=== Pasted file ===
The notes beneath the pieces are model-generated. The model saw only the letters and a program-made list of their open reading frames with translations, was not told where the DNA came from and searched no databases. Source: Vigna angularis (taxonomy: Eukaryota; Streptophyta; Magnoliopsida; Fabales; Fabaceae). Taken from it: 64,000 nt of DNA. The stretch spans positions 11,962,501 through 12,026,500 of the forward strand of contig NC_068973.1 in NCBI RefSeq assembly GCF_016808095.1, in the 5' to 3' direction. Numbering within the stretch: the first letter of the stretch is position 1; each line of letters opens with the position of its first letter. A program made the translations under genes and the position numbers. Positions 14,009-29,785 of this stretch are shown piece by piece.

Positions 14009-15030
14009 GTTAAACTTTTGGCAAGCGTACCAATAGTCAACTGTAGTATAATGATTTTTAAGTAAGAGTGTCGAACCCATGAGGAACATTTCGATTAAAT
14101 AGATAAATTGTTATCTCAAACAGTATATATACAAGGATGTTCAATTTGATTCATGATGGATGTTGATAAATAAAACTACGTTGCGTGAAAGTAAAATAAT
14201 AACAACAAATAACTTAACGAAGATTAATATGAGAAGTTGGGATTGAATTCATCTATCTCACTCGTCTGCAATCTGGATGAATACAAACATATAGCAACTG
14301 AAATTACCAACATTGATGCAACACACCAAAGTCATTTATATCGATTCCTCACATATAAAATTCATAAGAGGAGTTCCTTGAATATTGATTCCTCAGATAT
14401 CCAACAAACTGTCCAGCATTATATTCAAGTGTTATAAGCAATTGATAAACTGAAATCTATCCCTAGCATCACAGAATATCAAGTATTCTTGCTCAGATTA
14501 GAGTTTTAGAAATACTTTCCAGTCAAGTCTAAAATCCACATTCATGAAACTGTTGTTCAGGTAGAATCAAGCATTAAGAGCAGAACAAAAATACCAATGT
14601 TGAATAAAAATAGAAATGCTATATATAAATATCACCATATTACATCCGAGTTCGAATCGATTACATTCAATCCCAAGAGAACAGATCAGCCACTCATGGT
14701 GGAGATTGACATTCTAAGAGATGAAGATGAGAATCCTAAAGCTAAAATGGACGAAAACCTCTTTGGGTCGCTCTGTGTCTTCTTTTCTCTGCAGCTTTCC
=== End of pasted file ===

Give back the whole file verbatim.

The notes beneath the pieces are model-generated. The model saw only the letters and a program-made list of their open reading frames with translations, was not told where the DNA came from and searched no databases. Source: Vigna angularis (taxonomy: Eukaryota; Streptophyta; Magnoliopsida; Fabales; Fabaceae). Taken from it: 64,000 nt of DNA. The stretch spans positions 11,962,501 through 12,026,500 of the forward strand of contig NC_068973.1 in NCBI RefSeq assembly GCF_016808095.1, in the 5' to 3' direction. Numbering within the stretch: the first letter of the stretch is position 1; each line of letters opens with the position of its first letter. A program made the translations under genes and the position numbers. Positions 14,009-29,785 of this stretch are shown piece by piece.

Positions 14009-15030
14009 GTTAAACTTTTGGCAAGCGTACCAATAGTCAACTGTAGTATAATGATTTTTAAGTAAGAGTGTCGAACCCATGAGGAACATTTCGATTAAAT
14101 AGATAAATTGTTATCTCAAACAGTATATATACAAGGATGTTCAATTTGATTCATGATGGATGTTGATAAATAAAACTACGTTGCGTGAAAGTAAAATAAT
14201 AACAACAAATAACTTAACGAAGATTAATATGAGAAGTTGGGATTGAATTCATCTATCTCACTCGTCTGCAATCTGGATGAATACAAACATATAGCAACTG
14301 AAATTACCAACATTGATGCAACACACCAAAGTCATTTATATCGATTCCTCACATATAAAATTCATAAGAGGAGTTCCTTGAATATTGATTCCTCAGATAT
14401 CCAACAAACTGTCCAGCATTATATTCAAGTGTTATAAGCAATTGATAAACTGAAATCTATCCCTAGCATCACAGAATATCAAGTATTCTTGCTCAGATTA
14501 GAGTTTTAGAAATACTTTCCAGTCAAGTCTAAAATCCACATTCATGAAACTGTTGTTCAGGTAGAATCAAGCATTAAGAGCAGAACAAAAATACCAATGT
14601 TGAATAAAAATAGAAATGCTATATATAAATATCACCATATTACATCCGAGTTCGAATCGATTACATTCAATCCCAAGAGAACAGATCAGCCACTCATGGT
14701 GGAGATTGACATTCTAAGAGATGAAGATGAGAATCCTAAAGCTAAAATGGACGAAAACCTCTTTGGGTCGCTCTGTGTCTTCTTTTCTCTGCAGCTTTCC